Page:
Yosemite Clean Energy secures first biofuels and RNG plant site

Yosemite Clean Energy

Yosemite Clean Energy, leading biofuels and renewable energy producer, announced this Thursday it secured the site for its first production plant. The plant, located in Oroville, California, will produce green hydrogen and renewable natural gas (RNG).

Firstly, Yosemite expects to break ground on the project around the second quarter of 2022. The facility will use top-notch gasification technology to produce carbon-negative green fuels. Repotec will deploy such technology.

As a result, the Oroville plant will be the flagship dual-bed gasification facility in the Americas, following over 100,000 hours of commercial run-time across developed plants in Europe, Japan, and South Korea.

Particularly, the plant will transform woody biomass to produce synthetic gas. Yosemite will use downstream technology already widely commercialized in the US to turn that syngas into green hydrogen and RNG.

Moreover, these-carbon negative fuels will support California’s bold emission targets as it transitions to a carbon-neutral economy. In fact, Yosemite Clean Energy will seize a great opportunity in the region, as California has an estimated 35 million tons of waste woody biomass available annually.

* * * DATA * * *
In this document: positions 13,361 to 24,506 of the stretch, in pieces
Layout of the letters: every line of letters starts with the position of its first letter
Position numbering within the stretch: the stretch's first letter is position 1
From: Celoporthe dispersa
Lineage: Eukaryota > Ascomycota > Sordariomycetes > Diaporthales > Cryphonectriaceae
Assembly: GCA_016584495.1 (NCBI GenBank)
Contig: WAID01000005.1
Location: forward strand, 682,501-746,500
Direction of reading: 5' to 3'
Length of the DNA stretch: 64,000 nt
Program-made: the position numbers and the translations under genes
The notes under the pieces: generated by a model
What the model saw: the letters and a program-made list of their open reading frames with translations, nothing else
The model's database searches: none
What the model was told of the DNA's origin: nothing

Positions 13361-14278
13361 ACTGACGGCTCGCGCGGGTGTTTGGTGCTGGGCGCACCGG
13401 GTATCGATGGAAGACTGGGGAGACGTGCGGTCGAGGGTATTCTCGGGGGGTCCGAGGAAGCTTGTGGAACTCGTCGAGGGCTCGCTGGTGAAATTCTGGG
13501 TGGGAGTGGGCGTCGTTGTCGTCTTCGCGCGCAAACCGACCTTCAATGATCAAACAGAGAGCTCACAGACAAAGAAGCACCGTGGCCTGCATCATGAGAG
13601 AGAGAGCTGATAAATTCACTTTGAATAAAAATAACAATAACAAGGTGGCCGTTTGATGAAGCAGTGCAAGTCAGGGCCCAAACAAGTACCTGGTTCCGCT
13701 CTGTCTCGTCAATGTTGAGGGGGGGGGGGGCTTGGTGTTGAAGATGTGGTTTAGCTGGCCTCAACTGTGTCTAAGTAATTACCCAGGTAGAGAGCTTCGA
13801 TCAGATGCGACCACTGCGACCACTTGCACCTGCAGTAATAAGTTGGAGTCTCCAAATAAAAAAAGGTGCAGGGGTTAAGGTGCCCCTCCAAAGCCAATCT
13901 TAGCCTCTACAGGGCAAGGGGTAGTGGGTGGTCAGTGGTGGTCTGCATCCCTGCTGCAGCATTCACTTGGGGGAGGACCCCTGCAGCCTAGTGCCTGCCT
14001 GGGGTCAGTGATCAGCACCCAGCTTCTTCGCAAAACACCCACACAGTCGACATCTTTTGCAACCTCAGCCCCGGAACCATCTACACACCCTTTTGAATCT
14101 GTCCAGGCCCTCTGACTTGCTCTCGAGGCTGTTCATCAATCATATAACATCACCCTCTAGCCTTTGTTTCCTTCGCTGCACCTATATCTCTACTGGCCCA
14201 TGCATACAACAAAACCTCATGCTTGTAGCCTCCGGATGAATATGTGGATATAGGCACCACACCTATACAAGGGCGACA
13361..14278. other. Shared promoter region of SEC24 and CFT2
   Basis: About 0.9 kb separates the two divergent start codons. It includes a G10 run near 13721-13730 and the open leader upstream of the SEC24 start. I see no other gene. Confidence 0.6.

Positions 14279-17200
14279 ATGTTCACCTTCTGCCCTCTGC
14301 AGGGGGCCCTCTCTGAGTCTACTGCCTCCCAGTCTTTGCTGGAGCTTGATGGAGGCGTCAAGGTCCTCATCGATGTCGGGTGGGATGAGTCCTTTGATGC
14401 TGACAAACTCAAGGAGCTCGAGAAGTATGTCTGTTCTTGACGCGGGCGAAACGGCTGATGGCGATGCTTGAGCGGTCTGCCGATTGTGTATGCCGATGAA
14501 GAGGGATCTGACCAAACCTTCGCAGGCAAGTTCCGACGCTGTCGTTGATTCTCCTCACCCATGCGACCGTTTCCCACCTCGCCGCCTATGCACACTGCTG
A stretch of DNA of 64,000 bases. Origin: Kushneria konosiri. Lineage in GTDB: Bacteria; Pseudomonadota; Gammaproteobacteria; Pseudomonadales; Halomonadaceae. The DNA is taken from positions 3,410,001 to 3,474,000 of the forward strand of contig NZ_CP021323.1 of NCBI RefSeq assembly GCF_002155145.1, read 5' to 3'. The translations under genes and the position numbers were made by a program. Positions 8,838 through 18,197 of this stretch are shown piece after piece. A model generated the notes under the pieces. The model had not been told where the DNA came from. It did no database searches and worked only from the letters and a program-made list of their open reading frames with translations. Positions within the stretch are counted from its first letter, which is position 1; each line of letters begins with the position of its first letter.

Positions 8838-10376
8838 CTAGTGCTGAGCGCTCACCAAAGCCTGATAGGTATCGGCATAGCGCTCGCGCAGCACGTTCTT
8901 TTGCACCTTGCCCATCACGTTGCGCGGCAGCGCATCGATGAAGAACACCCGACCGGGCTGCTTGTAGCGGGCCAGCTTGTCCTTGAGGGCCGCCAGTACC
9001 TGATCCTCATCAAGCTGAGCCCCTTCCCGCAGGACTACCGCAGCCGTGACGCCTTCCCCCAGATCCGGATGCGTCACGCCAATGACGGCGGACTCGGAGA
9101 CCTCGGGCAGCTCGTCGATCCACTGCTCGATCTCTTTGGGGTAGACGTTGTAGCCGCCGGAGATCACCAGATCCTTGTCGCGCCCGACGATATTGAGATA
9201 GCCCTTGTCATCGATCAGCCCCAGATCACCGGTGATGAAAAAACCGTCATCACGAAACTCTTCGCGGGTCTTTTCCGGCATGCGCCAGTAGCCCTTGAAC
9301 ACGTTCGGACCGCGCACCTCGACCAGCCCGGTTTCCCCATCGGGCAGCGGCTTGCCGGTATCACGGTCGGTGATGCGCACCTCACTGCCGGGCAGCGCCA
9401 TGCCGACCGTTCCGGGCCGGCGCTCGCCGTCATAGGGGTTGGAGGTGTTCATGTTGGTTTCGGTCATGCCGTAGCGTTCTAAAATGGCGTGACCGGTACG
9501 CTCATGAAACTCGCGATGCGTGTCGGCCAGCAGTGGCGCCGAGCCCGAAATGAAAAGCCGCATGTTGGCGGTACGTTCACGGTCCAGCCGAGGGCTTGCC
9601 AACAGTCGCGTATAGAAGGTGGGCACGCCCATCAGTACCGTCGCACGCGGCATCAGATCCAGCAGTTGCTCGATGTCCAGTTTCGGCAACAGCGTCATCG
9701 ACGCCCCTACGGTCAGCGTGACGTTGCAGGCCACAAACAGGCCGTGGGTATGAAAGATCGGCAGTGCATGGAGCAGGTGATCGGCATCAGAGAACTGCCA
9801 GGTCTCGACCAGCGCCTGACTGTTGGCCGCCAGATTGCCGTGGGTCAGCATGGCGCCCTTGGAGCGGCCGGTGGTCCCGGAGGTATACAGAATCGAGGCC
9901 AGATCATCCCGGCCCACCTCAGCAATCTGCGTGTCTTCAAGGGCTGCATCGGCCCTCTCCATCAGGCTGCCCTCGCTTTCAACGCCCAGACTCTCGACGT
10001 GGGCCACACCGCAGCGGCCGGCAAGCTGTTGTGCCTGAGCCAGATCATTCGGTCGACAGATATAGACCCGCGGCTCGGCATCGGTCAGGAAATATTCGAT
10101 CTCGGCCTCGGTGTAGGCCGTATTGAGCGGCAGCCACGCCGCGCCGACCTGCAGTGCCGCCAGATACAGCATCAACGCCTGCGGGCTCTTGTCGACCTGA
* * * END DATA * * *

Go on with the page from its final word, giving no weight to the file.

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Yosemite Clean Energy to have biomass energy plants across North America

Currently, all of that biomass burns, decays, and decomposes, emitting immense amounts of greenhouse gases and black carbon. According to the statement, the site could host several production plants. The first of those will produce approximately 31,000 kg per day of RNG and 12,200 kg per day of green hydrogen.

About the matter, Tom Hobby, the company’s president, stated. “Yosemite and our team of engineers, forest and farm professionals, legal, marketing, and financial teams will lead the company to become the first wood waste biomass plant to produce commercial-scale carbon-negative green hydrogen and RNG for the California fuel markets.”

Furthermore, over the next 10 years, Yosemite plans to have biomass energy plants across California and North America.

Finally, the plants will have a unique ownership approach; each plant will be locally owned by farmers and forest landowners. In return, they will provide wood waste gathered at the end of the orchard’s lifecycle or through sustainable forest management.

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